DENVER -- A lawsuit filed by a Denver attorney provides greater insight into what the state of Colorado described as serious violations that led regulators to close a mental health hospital in the state for the first time in recent memory.
“This is abusive,” said Jerome Reinan, describing details provided by Babak Mirin, a physician and psychiatrist who asked the Denver attorney to help him notify state regulators about issues taking place at Clear View Behavioral Health hospital in Johnstown.
“They were treating patients like pawns to make more money they were entitled to make,” he added.
In September, the Colorado Department of Public Health and Environment (CDPHE), with the support of the Colorado Attorney General’s Office, moved in and closed Clear View. The action followed 20 months of reports by Denver7 Investigates.
“They were not just neglecting people,” Reinan said. “This was abusing patients."
Since Denver7 began reporting concerns inside Clear View, more than 50 patients, family members, former employees and insiders reached out to expose the problems they witnessed and experienced.
“That facility needs to be closed,” said Lisa Sun, a former Clear View patient. “It should have been closed last year. Nobody should be in there.”
“It was basically being locked away and told you couldn’t leave,” said Angelo Scolari, another former patient.
The lawsuit filed by Reinan provides insight into details that likely led the state to close the Johnstown mental health hospital.
Mirin was hired by Clear View to clean up the problems exposed during a series of investigative reports aired on Denver7 and to address issues discovered by state regulators during numerous visits over the past two years.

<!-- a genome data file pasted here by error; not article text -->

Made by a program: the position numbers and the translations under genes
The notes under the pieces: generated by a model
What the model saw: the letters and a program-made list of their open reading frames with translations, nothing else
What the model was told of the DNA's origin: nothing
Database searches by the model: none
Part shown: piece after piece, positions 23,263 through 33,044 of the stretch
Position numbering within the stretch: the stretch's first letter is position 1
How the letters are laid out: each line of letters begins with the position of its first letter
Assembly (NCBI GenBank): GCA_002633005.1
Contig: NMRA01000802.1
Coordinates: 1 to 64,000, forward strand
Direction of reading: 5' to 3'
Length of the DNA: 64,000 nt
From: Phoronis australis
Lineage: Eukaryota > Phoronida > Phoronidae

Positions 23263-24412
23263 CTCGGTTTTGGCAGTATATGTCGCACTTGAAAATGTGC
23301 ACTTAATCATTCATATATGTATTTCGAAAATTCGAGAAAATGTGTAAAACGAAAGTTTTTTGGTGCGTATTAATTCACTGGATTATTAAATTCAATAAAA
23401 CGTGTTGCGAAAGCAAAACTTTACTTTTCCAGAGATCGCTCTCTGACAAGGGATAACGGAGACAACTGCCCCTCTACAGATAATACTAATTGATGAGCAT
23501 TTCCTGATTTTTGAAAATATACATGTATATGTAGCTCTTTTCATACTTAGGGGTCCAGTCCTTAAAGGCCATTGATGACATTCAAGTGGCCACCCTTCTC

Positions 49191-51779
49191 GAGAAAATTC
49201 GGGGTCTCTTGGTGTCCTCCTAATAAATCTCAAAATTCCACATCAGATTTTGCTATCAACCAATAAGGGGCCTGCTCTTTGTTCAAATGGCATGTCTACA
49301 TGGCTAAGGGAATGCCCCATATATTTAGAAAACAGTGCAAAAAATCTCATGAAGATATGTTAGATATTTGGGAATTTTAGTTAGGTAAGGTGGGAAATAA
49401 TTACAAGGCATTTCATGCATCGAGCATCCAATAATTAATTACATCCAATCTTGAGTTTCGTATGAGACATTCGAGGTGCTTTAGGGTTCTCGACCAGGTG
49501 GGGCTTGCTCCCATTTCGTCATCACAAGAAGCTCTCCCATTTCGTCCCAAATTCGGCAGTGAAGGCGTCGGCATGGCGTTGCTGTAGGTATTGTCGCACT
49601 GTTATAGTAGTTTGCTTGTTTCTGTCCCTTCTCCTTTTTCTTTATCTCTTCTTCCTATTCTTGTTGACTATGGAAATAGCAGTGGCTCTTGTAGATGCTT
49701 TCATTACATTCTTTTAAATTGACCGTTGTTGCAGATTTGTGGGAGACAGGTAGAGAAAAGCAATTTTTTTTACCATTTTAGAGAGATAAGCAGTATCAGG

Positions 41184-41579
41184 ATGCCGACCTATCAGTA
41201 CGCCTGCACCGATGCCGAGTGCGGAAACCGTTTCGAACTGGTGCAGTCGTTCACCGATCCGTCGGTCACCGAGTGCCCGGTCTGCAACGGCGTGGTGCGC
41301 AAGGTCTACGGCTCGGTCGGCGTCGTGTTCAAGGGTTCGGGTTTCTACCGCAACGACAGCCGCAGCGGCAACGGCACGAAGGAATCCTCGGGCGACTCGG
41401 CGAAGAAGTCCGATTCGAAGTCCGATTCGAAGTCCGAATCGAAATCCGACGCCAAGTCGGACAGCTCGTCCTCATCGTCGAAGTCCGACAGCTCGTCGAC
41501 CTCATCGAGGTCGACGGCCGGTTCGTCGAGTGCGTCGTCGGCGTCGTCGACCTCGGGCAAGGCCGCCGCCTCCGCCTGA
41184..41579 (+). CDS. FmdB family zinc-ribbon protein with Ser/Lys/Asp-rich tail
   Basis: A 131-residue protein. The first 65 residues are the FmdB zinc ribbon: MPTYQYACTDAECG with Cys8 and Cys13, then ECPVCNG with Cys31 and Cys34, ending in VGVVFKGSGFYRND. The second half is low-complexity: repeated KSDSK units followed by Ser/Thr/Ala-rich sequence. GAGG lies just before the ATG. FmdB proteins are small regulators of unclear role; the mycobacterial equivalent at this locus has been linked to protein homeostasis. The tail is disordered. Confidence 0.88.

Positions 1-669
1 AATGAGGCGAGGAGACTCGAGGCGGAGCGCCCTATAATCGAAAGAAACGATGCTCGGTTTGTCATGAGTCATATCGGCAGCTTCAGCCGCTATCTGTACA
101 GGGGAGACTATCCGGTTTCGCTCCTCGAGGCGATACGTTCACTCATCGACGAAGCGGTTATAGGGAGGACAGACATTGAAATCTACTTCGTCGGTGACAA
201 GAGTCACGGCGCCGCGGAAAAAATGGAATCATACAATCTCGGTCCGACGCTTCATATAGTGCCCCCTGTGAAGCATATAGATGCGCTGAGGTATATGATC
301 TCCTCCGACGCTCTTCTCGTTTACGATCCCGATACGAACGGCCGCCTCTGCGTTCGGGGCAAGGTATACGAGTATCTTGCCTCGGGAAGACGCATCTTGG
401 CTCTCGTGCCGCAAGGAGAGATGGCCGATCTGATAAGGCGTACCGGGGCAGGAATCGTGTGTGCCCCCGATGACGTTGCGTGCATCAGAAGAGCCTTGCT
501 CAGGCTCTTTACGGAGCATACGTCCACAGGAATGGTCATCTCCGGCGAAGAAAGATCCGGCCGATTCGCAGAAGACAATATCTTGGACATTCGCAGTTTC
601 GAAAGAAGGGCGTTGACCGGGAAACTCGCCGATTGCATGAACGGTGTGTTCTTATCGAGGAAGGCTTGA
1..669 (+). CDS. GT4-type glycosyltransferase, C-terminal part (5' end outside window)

“What you created with this investigation has created a stampede I haven’t seen before,” Reinan said in response to the Denver7 reports since January 2019.
Mirin, in his lawsuit, details multiple serious issues he witnessed while serving as Clear View’s medical director. Sources say it was the now former medical director’s insight and information that created the final push to close the mental health hospital.
“I think it was. I think the state was giving Clear View second, third and fourth chances to get it together,” Reinan said.
In a 13-page civil lawsuit, Mirin accused hospital leadership of conspiring to undermine his authority, interfering with his job duties and eventually forcing him out of his job.
The lawsuit lists multiple examples of placing profit ahead of patient care. It says out-of-state doctors were paid “excessive” salaries to admit and hold patients longer than necessary without a proper medical assessment or consultation with a patient.
The lawsuit claims medical records were regularly manipulated and it accuses a senior Clear View manager of having employees engage in illegal, wrongful and unethical behavior. It also says staff at the mental health hospital was issuing mental health holds on patients so that they could be given involuntary injections of medications.
The claims outlined in the recent lawsuit supports testimonials provided to Denver7 by patients, employees and insiders during the past 23 months.
One former nurse said: “It’s a scandal what they are doing.”
A former patient said, “You can’t treat people the way they treat people. People are not animals. People are not paychecks.”
When CDPHE closed Clear View in September, the state’s facilities director, Randy Kuykendall, said CDPHE had never closed a behavioral hospital in his 17 years there. Colorado Attorney General Phil Weiser said the final straw was failing to protect patients.
Weiser continues to investigate Clear View for the death of a 38-year old father of two who died in the facility and his investigators are also looking into accusations of Medicare and Medicaid fraud.
“You started an investigation,” Reinan told Denver7 Investigates. “I filed lawsuits and enough people came forward to make the health department step in and do something they should have done two years ago. It’s a little bit late, but the right thing.”